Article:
[The Wrap] It's time to check in on advisers' wellbeing

Mental health is one of biggest issues facing New Zealanders - it's time we found out how financial advisers are faring.

Sunday, September 26th 2021, 4:48PM

by Philip Macalister

It was a year ago on Saturday I realised how unexpectedly mental health problems can hit you. I won't go into what happened, suffice to say it was an awful experience and not one you would wish on anybody. We were extremely lucky with the outcome. Many others are not so fortunate.

The point is that mental health is like one of those invisible threats that is more widespread than you realise. It can expectedly surface and can, and often does, have have devastating impacts.

One thing I have learnt is often the triggers are undetected until they have been pulled. 

You might say it won't happen to me. Don't take that stance. We all have a duty to look out for each other, and that is the same whether is it work, family or some other environment.

Recent research into the mental health of financial advisers in Australia revealed exactly this. It is an industry in crisis. Compared to other occupations financial advisers across the ditch had very poor statistics around mental health issues.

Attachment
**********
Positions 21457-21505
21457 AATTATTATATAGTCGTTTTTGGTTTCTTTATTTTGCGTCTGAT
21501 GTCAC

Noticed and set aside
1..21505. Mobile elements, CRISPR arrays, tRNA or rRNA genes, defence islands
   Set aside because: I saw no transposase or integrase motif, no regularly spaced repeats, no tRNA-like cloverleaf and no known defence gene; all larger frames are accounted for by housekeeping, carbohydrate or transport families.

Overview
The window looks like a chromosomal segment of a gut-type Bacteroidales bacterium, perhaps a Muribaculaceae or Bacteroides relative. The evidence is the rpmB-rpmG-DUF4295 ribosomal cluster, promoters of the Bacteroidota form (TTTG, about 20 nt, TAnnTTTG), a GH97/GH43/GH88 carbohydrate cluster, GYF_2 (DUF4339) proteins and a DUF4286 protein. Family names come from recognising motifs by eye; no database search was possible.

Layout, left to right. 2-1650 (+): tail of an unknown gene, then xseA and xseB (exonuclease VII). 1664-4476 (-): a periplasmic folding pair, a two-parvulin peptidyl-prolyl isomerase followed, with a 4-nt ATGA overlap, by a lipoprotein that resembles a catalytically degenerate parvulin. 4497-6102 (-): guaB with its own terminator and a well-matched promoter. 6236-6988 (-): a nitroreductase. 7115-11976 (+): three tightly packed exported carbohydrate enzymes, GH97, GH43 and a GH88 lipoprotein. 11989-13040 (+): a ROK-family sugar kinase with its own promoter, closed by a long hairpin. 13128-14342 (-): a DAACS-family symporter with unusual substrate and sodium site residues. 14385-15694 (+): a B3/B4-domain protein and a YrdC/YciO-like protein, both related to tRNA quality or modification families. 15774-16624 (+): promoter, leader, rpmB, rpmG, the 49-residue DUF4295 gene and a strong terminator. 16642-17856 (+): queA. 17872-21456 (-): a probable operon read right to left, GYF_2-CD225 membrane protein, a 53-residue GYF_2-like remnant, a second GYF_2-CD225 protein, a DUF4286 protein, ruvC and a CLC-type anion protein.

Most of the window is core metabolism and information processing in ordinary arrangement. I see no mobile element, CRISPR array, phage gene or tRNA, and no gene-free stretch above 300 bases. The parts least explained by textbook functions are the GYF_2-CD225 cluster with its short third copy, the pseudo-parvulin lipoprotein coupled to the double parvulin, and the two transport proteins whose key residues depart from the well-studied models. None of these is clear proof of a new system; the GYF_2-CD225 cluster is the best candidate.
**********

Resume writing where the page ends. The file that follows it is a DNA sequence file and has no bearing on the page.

In this GRTV interview I talk to one of the researchers, Dr Adam Fraser and AIA chief partnership officer Sam Tremethick.

It's quite long but worth listening too.

Is this the same as in New Zealand? We will find out soon. The researchers who did the work in Australia are repeating a New Zealand version and AIA has agreed to sponsor this work.

Like the campaign to get New Zealanders vaccinated we are encouraging as many advisers as possible to take part in this research.

Insurer AIA is supporting this initiative but, it is for all advisers no matter whether you are an insurance specialist, a mortgage adviser, financial adviser or KiwiSaver adviser.

AIA has promised to share the research with the industry.

The results in Australia were a real wake-up call. But there is also some good news. The report identified a group of what it called "Thrivers" who were doing well.

Being a bit pollyannaish, I take the view there is always upside in every situation. We can all learn from the Thrivers - and hopefully become one.

Tags: AIA Mental health

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